Reed Smith Client Alerts

Following last year’s removal of hemp – and, therefore, also hemp-derived cannabidiol (CBD) – from the list of Schedule I controlled substances effectively banned in the United States, products containing CBD – from creams to gummies – can be found everywhere, it seems. With the rise of the new lucrative and still largely unregulated CBD industry come new headaches, however – in particular, consumer litigation. A bevy of federal class action lawsuits recently filed against CBD manufacturers for false and misleading claims regarding the CBD and tetrahydrocannabinol (THC) content in their products is probably just the first wave in what will likely be a flood of CBD-related litigation. In the face of this mounting and anticipated litigation, CBD companies should take prudent action now to reduce the risk of becoming a target of false advertising litigation and to increase the odds of successfully defending against any lawsuit that is filed.

Authors: Cori Annapolen Goldberg Kathyleen A. O'Brien Michael H. Sampson Adam D. Brownrout

The regulatory landscape

According to the Agriculture Improvement Act of 2018 (available at govtrack.us), which is often referred to as the “2018 Farm Bill,” “[t]he term ‘hemp’ means the plant Cannabis sativa L. and any part of that plant, including the seeds thereof and all derivatives, extracts, cannabinoids, isomers, acids, salts, and salts of isomers, whether growing or not, with a delta-9 tetrahydrocannabinol concentration of not more than 0.3 percent on a dry weight basis.” Pursuant to that legislation, which became U.S. law in December 2018 (read more at reedsmith.com), “hemp” was expressly removed from the definition of “marihuana” in the U.S. Controlled Substances Act and its regulations.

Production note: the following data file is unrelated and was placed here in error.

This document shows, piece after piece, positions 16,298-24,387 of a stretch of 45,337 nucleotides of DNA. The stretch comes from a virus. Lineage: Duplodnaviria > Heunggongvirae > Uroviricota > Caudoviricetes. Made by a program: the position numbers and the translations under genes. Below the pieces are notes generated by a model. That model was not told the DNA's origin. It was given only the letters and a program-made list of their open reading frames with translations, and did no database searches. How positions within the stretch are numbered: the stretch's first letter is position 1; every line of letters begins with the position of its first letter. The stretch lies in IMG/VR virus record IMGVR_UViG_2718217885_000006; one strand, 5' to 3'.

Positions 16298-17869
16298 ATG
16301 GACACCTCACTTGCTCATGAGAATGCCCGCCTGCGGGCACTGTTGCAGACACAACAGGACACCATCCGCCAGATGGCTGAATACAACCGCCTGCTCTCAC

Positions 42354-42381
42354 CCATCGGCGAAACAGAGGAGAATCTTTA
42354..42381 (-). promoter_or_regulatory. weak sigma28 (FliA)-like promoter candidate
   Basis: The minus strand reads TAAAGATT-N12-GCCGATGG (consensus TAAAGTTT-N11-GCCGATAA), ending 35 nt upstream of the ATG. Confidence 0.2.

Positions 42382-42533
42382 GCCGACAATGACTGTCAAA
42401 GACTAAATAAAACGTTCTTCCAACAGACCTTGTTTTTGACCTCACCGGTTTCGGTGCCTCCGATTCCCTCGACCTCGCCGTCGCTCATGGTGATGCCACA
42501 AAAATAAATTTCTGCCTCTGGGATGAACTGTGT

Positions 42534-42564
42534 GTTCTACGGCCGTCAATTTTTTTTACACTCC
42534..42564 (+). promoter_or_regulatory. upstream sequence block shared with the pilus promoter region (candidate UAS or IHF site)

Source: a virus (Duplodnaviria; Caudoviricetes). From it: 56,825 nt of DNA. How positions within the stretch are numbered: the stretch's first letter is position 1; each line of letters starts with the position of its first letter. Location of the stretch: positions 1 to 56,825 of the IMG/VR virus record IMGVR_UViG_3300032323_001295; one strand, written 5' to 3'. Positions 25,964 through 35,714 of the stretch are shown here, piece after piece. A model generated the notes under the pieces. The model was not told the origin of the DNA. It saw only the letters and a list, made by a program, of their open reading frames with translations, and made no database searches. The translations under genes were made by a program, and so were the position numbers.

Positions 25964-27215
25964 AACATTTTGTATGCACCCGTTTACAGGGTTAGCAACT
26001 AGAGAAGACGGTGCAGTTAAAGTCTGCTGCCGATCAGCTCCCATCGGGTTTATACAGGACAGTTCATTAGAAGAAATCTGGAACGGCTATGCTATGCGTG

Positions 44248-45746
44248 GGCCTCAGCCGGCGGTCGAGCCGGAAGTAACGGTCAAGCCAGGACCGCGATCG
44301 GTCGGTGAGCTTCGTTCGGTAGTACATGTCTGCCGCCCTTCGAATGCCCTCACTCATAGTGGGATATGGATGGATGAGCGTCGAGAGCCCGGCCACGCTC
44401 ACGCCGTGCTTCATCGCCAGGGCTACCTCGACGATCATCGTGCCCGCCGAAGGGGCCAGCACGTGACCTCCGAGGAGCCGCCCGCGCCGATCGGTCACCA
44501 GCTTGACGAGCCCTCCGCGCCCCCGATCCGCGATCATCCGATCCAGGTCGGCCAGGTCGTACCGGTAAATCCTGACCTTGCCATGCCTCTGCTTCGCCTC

At the same time, the U.S. Food and Drug Administration (FDA) (1) reiterated that before a product containing CBD is marketed as a drug (read more at reedsmith.com), it must go through new drug approval and (2) stated that it remains currently illegal to put into interstate commerce a food containing CBD or to market CBD as, or in, a dietary supplement. The U.S. Department of Agriculture (USDA) recently issued an interim final rule (read more at reedsmith.com) for domestic hemp production, including requirements for testing hemp, licensing growers, disposing of noncompliant hemp, and collecting and storing information related to hemp production. However, the FDA still has not issued any regulations concerning the sale of CBD in food, dietary supplements, drugs, or cosmetics.

In the absence of federal guidance, some states have developed their own requirements for the sale and marketing of CBD products, including rules for testing and labeling CBD products. However, only a handful of states have developed such rules, while other states are either working to develop rules or have merely accepted the realities of an unregulated CBD market while awaiting further FDA guidance.